The first time I can remember seeing in person the effects of race, I was about five. Fourth of July was coming up. My dad and I had gone to a fireworks stand to buy things that go boom. We went to a little roadside stand. When we walked up, the man behind the counter said, “Can I help you, sir?”
I stood in the sweltering Arkansas heat and wondered, why is he calling my dad “sir”? He and my dad were about the same age. It wasn’t like dad was his dad, and besides, cashiers and store owners didn’t normally call dad “sir”.
You know the punchline, of course: my dad and I are white, and the man running the fireworks stand was black, and in the South, blacks called whites “sir”.
The punchline you don’t know is this: it took me years to realize why that man had called Dad “sir”. If I weren’t white, I would have learned about the effects of race much earlier. As it was, I didn’t really learn about it until I was nearly ten.
I did learn early on that racism was bad. One time at my grandparents’ house, my granddad talked about “those niggers”. “Dad!” my mom replied. That led to a later talk with me about race and race relations, and the unrepentant views of certain south Alabamians.
What I didn’t learn is the privilege I enjoy as a straight white male, the benefits of being my society’s norm. People view me as an individual, and my successes and failures are my own. No one sees me screw up a calculation at work and says, “You know, white people just aren’t good at math.” No one asked me how receiving an award for teaching was paving the way for other white physics teachers.
My privilege allowed me to form an idealized view of myself and my world. I’m colorblind. I don’t see race. I want everyone to be treated equally.
Only I wasn’t colorblind. I would be scared of the group of black kids walking the other way on the street. I would expect the Asian students in my physics classes to do better than others. I would cling to stereotypes and be surprised when people didn’t live up or down to them.
Last year, I read what Johnny Wink, a former professor of mine, had to say about Martin Luther King, Jr. and racism. One part completely changed the way I think about racism.
I wanted that young woman across the aisle to know that I wasn’t like all the rest-but I was-I had been a minute before and I would be, on and off, later in my life, depending on how the remission from that long and cruel disease has gone.
I read that and thought, yes. Yes, that is it exactly. I’ve long been uncomfortable thinking of myself as a racist, and in racially-charged discussions I see that same discomfort rising off other whites like heat off of pavement, but I am a racist, on and off.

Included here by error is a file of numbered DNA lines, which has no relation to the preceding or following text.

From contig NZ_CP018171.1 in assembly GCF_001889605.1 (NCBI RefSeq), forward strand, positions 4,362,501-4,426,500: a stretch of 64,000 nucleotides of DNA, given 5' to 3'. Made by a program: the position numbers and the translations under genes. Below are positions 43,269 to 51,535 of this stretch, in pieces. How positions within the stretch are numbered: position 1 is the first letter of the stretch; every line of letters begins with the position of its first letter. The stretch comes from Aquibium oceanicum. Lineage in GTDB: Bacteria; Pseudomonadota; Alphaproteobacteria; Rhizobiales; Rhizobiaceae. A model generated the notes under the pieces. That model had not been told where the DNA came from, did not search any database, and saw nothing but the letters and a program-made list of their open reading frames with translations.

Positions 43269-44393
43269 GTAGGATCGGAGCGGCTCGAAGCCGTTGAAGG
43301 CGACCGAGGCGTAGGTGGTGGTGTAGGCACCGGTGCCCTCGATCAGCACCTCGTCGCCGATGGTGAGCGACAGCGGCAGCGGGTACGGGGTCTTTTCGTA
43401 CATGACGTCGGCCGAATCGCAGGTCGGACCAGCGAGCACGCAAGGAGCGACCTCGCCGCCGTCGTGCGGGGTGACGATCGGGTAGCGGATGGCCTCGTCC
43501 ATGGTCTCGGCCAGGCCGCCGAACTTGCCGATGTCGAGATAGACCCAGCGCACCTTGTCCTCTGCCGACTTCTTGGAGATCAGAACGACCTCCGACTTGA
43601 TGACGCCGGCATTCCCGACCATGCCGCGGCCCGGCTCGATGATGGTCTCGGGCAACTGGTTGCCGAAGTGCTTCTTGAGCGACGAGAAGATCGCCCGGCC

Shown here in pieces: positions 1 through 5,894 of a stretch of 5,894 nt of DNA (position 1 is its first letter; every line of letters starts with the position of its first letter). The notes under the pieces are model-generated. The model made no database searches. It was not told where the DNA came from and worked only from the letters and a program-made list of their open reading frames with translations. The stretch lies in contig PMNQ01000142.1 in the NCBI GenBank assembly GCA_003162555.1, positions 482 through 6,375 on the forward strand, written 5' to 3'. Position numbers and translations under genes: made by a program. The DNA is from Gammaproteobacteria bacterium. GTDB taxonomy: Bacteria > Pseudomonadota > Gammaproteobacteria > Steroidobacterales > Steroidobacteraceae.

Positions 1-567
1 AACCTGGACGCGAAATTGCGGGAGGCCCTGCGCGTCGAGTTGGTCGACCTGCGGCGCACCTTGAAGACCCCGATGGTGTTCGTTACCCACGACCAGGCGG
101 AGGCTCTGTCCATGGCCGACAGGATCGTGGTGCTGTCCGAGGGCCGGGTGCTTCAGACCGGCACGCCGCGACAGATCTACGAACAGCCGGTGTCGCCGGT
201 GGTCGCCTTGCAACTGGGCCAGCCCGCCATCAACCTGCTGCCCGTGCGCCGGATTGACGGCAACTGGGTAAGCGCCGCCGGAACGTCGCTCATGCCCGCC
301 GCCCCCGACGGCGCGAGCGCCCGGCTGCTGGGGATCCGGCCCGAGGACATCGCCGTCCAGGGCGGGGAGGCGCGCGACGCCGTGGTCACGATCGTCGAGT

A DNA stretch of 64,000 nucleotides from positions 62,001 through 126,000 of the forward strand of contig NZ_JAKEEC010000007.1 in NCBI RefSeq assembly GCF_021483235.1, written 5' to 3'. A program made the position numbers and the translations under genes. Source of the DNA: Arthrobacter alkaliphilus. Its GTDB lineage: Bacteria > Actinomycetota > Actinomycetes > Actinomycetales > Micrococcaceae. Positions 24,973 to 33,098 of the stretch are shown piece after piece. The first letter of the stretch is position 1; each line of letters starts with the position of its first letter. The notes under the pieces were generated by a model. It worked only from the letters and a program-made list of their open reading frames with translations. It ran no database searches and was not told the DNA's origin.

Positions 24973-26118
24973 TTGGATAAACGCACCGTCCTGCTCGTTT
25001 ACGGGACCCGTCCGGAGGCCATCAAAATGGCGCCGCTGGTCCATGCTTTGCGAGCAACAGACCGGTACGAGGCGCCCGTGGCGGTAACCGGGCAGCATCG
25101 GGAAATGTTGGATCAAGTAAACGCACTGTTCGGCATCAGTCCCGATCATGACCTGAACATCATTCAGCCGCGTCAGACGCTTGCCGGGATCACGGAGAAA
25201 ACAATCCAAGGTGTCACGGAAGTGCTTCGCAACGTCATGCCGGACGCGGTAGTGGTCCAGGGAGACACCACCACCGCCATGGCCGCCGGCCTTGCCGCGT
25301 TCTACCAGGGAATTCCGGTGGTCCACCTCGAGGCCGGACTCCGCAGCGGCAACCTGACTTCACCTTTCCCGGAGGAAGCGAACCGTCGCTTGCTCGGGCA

That’s an uncomfortable thing to say and uncomfortable thing to read about someone, the kind of thing that makes you shift in your chair and want to move on. Stay with me a moment more.
I have a terrible temper. Throughout my life I’ve worked to control it and channel it appropriately, but at times I still lash out. When I do, it doesn’t matter what my reasons were. It doesn’t matter that I’m a nice guy and that most of the time I may get things right. What’s in my heart doesn’t matter. What matters is my actions. The right thing to do is to calm down, admit that I screwed up, and try not to screw up again.
Luckily, the stigma that’s attached to being a racist isn’t attached to being an angerist. If you’re an angerist, you’re not necessarily a bad person, you’re just doing bad things. You can be a good person and still suffer from angerist tendencies.
In many people’s minds, that’s not the case with being a racist. As a society, America has constructed a faulty logical chain that goes as follows: Racism is bad. Therefore acting in racist ways is bad. Therefore being a racist is bad. Therefore once you’re a racist, you’re always a racist. Therefore I can’t admit to racist actions because then I’m a racist and, like the blood on Lady Macbeth’s hands, I’ll never wash that away. I can’t be a good person if I ever support anything racist.
In part that’s why, when confronted with an incidence of racism, so many of us don’t talk about the incident itself. Instead we talk about the purity of people’s hearts. “He’s a good person!” we say. “He didn’t mean to do anything racist.” As if wishing you didn’t do racist things absolves you of your actions. “It’s okay, I didn’t mean anything by it.”
What can I do, then? I can be more aware, for one thing. I have the privilege of ignoring racism, but I can choose to put that aside, as much as I can.
I can speak out about racism, even though that makes me extremely uncomfortable. This post is part of International Blog Against Racism Week. At first I wasn’t going to join in. Posting about racism opens me up to criticism that I could otherwise avoid. Eventually I realized that was stupid. By sitting on my hands I was giving in to the impulse that kept me wilfully ignorant of racial issues for years.
Look, I’m going to make mistakes. I don’t know what it’s like to deal with race-based discrimination. I’m barely one step removed from the stereotypical well-meaning-but-clueless white guy. I’m going to say stupid things and people will slap me around for it, and I’ll have to deal with that. Part of being willing to deal with my racism means being willing to give up being comfortable and make mistakes and deal with them, and not to expect a medal for doing so.
That’s the final thing I’ve realized: racism isn’t about me as an individual white man. I’m not the protagonist of this story. Dealing with racism isn’t primarily about white people and how white people handle racism and how white people have had experiences that are similar to racial discrimination. In the end, the primary question isn’t, “What can I do?” It’s, “What needs to be done?”
Often, to get the answer to that question, what I can do is shut up and listen.
[tags]ibarw, international blog against racism week, white privilege, shut up and listen[/tags]